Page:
WASHINGTON -- Nine pilots from the 103rd Fighter Wing of the Connecticut Air National Guard -- about 25 percent of its combat-ready fighter force -- have resigned from flying duties rather than take the Pentagon's mandatory anthrax vaccinations, saying they have concerns about possible health effects and question its value as a defense against the biological weapon.
All nine of the citizen soldiers, mid-level officers and veterans of Desert Storm, Bosnia and the Iraqi "no-fly" zones, left the reserve unit during the past month, said unit members.
While several dozen sailors, airmen and soldiers have been disciplined for refusing to take the six-shot anthrax program unveiled in December 1997, the nine A-10 "Warthog" pilots at Bradley Air National Guard Base in Granby, Conn., are the first officers to decline.
"There are some questions as to the effectiveness of it," said Tom Rempfer, a 33-year-old captain and Air Force Academy graduate, who decided to resign rather than take the inoculations. "The Iraqis or others could come up with a different strain."
Rempfer, a 12-year veteran pilot who deployed to the Persian Gulf last winter, said the pilots talked with superior officers over the past six months.
But their many questions and concerns were never addressed by the Pentagon, said Rempfer, leaving the local commanders "ill-prepared to help their troops."
Members of the unit were ordered to take the first shots before the doses expired Feb. 23. "They had to use it or lose it," said Rempfer, noting that some members of the fighter wing were slated to deploy to the gulf soon.
"There was an ultimatum: Get the shot or get grounded," said Dom Possemato, a major with 17 years' experience, who said reserve pilots around the country are raising concerns. The 42-year-old pilot questions the effectiveness of the shots and worries about possible health effects.
"I'm willing to let the Iraqis take a potshot at me and put me in a grave. I'm not willing to let my country do that," said Possemato, who along with the others favors an optional vaccination program.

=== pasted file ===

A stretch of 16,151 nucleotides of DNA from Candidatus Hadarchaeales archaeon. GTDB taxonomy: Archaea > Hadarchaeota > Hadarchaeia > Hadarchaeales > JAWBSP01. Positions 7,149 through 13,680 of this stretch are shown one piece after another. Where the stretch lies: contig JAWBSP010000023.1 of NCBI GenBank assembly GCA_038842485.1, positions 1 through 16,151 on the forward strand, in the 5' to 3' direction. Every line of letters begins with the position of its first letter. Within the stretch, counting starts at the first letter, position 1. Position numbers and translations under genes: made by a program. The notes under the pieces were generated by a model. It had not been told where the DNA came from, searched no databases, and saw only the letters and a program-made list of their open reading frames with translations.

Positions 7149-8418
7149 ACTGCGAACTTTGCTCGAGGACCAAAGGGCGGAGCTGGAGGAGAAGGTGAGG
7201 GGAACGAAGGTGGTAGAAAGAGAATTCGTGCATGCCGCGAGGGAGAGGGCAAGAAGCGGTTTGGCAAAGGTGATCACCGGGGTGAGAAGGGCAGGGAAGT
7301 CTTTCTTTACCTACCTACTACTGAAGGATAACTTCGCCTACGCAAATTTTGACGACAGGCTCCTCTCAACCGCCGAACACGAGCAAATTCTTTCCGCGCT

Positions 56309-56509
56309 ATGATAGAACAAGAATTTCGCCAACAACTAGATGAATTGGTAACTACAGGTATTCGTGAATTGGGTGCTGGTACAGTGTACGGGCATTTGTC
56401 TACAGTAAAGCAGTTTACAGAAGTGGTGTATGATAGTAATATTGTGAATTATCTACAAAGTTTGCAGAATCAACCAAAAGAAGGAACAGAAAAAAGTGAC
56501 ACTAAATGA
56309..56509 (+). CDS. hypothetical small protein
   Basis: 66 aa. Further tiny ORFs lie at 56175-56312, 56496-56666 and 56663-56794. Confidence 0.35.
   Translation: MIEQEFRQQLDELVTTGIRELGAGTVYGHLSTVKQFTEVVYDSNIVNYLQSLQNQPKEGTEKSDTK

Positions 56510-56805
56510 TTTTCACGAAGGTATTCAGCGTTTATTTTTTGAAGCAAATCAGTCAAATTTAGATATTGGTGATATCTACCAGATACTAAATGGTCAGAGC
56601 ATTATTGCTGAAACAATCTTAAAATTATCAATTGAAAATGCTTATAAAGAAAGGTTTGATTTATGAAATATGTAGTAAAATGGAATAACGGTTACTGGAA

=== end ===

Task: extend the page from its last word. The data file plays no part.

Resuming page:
"We're falling on our swords to get the word out. This is not well-tested. This is not well-proven."
Officials of the 103rd Fighter Wing either refused to comment or referred calls to the wing's press spokesman, who was not available.
"We've had an incredibly successful program," said Jim Turner, a Pentagon spokesman, noting that even with the resignations of the Connecticut pilots only "a handful" of service members have refused to take the shots.
Thousands have complied
As of Tuesday, 166,223 military personnel had begun the inoculations, he said.
Turner said the anthrax vaccine, approved by the Food and Drug Administration and in use since the 1970s, has resulted in only minor health effects, mostly sore arms. Defense Secretary William S. Cohen and Gen. Henry H. Shelton have been taking the shots, which are given over 18 months.
Cohen ordered all 1.5 million active-duty service members and 1 million reservists to take the vaccinations, with the first troops slated to be those heading to the gulf and other combat areas. The program is expected to take six years.
The Pentagon called for the program to counter the threat of biological attacks. Iraq is among those states with a large cache of anthrax, an infectious disease whose spores can be produced in dry form for weapons. It can be fatal even in microscopic amounts.
But Rempfer and the other pilots said the anthrax vaccine was developed for ranchers who come into contact with anthrax through the skin, not by a massive cloud. And they said Iraq could develop another strain of the disease -- or even use another biological or chemical agent -- that may make the inoculations worthless.
Linked to gulf war syndrome
Some critics think the vaccine may be one of the links to gulf war illness -- the collection of maladies including headaches, dizziness and nausea -- that affected thousands of troops who served there.
But Pentagon officials have said two independent studies have discounted any link between gulf war illness and the shots. And officials at Fort Detrick, which helped develop the vaccine, say it will stand up to any strains of the threat because the immune response is based on a component that is common to all strains of anthrax.
"My main concern is safety," said Peter Smith, a 32-year-old pilot with the 103rd who also resigned. "There have been no long-term studies."
There has been some long-term study over the years involving the anthrax vaccine and other immunizations given to lab workers and millworkers. Recently, officials at Tripler Army Medical Center in Hawaii started tracking physical reactions in 627 medical personnel who were given the anthrax shots.
Pub Date: 1/15/99